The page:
In this fragmented narrative, Julien contemplates on ideas and histories of the hierarchical as well as in the struggling figure we find a succinct metaphor of endless traversing, symbolising the voyage of the modern that has to be experienced by others. The installation offers a fascinating new visual reading of space and time and its relation to counter histories.
Exhibition Dates: 2 March – 24 March 2007
True North is meditative and comprises reflective images of the sublime, and, like Julien's accompanying piece, Paradise Omeros, uses the landscape as a key location and theme. Loosely inspired by the story of the black American explorer, Matthew Henson (1866-1955) who accompanied Robert Peary and was one of the first people to reach the North Pole, later writing an account of his experience. In this fragmented narrative, Julien contemplates on ideas and histories of the hierarchical as well as in the struggling figure we find a succinct metaphor of endless traversing, symbolising the voyage of the modern that has to be experienced by others. The installation offers a fascinating new visual reading of space and time and its relation to counter histories. Here, the sublime moment of cognition of the image is presented to the mind which, in turn, can only comprehend the absolute of magnitude which itself defies conceptualisation. The installation contests binaries which are present in many notations of the expedition and of adventure that clutter the history of discovery—here reason, order and stability are replaced by irrational meanderings, symbolic gestures from shamanistic tropes and the constant seeping inertia of the ice.
Isaac Julien was visiting lecturer at Harvard University's Schools of Afro-American and Visual Environmental Studies and is currently a visiting professor at the Whitney Museum of American Arts and the University of Arts, Hamburg. He was also a research fellow at Goldsmiths College, University of London and is a Trustee of the Serpentine Gallery. He was nominated for the Turner Prize in 2001 and was the recipient of both the prestigious MIT Eugene McDermott Award in the Arts (2001) and the Frameline Lifetime Achievement Award (2002).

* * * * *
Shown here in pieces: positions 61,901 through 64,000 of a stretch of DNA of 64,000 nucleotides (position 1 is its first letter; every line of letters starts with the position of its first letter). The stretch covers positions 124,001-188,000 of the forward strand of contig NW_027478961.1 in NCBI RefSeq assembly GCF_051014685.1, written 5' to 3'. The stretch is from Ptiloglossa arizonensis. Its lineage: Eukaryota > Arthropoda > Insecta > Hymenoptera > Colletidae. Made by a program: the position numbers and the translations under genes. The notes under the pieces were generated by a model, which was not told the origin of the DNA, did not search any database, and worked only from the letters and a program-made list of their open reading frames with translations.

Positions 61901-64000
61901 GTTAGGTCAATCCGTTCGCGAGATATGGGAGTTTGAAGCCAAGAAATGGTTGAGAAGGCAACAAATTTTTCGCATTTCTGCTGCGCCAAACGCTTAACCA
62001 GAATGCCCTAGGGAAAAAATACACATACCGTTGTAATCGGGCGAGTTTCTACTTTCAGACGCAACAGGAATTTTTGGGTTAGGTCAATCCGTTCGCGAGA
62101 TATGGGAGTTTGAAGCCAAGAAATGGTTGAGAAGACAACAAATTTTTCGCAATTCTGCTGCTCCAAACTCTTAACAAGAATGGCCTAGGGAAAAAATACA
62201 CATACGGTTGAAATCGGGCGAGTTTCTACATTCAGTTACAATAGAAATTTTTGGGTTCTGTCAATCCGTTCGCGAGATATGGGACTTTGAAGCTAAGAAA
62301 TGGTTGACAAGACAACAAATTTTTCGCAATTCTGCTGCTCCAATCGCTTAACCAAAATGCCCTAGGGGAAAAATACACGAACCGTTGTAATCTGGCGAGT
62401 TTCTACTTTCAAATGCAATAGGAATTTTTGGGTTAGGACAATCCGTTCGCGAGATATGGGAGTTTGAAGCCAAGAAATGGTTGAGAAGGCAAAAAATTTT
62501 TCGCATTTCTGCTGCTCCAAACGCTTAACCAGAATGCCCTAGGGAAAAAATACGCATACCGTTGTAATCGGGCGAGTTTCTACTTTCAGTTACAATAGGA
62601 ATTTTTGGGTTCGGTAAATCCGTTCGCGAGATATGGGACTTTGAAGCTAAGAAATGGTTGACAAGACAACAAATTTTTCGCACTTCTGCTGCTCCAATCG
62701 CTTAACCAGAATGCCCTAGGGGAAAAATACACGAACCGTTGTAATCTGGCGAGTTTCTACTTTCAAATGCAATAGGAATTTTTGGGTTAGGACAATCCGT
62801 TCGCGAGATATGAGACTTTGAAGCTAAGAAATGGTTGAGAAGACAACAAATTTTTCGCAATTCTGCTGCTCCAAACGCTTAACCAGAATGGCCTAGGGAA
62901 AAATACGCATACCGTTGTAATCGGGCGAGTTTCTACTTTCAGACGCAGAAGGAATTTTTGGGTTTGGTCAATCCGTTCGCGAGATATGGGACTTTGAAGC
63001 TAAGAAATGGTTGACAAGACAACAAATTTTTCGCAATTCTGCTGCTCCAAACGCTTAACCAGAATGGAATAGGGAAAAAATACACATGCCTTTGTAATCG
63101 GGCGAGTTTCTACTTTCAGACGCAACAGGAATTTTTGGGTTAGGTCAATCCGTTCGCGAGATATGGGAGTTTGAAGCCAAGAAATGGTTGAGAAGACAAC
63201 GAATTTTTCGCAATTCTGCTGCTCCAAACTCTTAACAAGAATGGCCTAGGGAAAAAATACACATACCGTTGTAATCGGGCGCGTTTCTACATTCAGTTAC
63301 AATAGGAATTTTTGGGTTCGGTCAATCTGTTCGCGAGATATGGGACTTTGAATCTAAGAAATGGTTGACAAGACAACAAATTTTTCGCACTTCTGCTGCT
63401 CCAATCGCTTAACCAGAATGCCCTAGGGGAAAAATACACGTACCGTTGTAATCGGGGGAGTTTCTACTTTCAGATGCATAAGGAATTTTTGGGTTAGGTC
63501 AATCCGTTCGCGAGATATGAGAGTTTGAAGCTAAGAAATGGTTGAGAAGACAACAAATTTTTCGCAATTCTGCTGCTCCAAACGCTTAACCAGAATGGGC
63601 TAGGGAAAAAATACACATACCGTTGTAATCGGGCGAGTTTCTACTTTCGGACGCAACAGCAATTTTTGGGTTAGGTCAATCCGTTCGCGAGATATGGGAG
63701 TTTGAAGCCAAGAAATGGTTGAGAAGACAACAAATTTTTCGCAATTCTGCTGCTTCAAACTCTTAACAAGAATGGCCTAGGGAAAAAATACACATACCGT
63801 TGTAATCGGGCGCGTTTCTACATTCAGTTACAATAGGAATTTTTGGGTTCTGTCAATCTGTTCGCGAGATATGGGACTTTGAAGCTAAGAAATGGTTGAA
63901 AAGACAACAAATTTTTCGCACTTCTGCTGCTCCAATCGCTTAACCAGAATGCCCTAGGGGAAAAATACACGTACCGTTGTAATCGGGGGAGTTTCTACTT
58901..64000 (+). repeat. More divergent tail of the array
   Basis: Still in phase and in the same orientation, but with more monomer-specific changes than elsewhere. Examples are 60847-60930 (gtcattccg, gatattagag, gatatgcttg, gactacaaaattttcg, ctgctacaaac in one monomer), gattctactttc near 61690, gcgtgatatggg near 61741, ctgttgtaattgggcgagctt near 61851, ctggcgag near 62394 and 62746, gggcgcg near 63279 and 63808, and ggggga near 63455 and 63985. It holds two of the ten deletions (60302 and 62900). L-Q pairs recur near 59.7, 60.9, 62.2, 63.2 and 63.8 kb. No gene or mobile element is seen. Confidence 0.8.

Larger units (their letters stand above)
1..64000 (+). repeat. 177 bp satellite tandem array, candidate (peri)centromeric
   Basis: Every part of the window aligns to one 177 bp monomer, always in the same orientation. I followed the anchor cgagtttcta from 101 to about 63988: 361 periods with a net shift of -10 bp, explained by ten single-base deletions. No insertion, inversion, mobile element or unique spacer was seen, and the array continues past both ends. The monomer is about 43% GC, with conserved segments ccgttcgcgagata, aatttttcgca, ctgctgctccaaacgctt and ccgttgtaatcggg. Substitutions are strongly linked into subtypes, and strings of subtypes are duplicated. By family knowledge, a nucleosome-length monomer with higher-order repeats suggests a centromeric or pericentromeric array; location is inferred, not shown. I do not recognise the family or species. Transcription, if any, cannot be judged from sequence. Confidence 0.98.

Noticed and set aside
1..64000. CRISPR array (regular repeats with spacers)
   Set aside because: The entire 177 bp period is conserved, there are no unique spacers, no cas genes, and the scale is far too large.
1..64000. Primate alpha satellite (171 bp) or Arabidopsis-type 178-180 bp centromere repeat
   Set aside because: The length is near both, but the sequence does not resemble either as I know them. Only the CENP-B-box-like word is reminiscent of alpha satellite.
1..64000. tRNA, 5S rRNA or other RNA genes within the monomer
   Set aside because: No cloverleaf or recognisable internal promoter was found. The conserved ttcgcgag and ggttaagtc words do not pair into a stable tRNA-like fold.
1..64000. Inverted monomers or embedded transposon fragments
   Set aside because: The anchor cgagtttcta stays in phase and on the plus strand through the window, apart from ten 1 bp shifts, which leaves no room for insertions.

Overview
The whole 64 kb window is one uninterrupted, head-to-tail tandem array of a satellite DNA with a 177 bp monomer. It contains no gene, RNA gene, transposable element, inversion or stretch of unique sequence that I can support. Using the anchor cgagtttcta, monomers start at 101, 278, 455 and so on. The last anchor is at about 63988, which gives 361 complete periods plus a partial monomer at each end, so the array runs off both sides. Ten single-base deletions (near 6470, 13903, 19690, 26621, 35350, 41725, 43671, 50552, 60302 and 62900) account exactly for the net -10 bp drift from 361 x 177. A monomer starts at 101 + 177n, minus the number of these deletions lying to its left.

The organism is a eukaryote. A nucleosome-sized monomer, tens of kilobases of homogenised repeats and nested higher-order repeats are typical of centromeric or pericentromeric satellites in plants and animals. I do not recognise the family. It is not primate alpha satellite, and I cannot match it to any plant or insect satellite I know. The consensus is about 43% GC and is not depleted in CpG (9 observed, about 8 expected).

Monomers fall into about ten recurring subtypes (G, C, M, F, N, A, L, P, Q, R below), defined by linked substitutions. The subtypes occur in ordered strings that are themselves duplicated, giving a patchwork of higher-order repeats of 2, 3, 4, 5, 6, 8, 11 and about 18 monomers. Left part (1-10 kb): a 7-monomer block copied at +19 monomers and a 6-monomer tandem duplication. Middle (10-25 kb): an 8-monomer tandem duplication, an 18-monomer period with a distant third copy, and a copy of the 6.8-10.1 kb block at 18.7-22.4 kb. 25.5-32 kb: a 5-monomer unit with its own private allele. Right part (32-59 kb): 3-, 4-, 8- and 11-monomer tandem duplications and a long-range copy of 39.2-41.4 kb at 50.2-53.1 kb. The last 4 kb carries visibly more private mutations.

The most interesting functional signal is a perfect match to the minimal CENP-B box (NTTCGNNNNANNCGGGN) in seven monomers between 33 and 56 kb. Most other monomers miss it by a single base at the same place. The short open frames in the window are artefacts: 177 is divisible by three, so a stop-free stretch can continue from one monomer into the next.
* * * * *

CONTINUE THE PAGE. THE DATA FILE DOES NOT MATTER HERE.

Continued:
His work Paradise Omeros was presented as part of Documenta XI in Kassel (2002). In 2003 he won the Grand Jury Prize at the Kunstfilm Biennale in Cologne for his single screen version of Baltimore and the Aurora Award in 2005. Most recently, he has had solo exhibitions at the Pompidou Centre in Paris (2005), the Museum of Contemporary Art Miami (2005) and the Kestner Gesellschaft, Hanover (2006). Julien is represented in the collections of the Tate Modern (London), the Centre Pompidou (Paris), the Guggenheim (New York) and the Hirshhorn (Washington).
Julien’s film installation, Baltimore (2003), was exhibited at the Museum of Contemporary Art, Sydney in 2006/2007 as part of the Centre Pompidou Video Art 1965-2005 exhibition, which travels to ACMI Melbourne, 22 March – 27 May 2007. In March 2007, the three-channel installation of True North will be exhibited in Turbulence: the 3rd Auckland Triennial in New Zealand, curated by Victoria Lynn. True North is Isaac Julien’s first exhibition with Roslyn Oxley9 Gallery and his first commercial exhibition in Australia.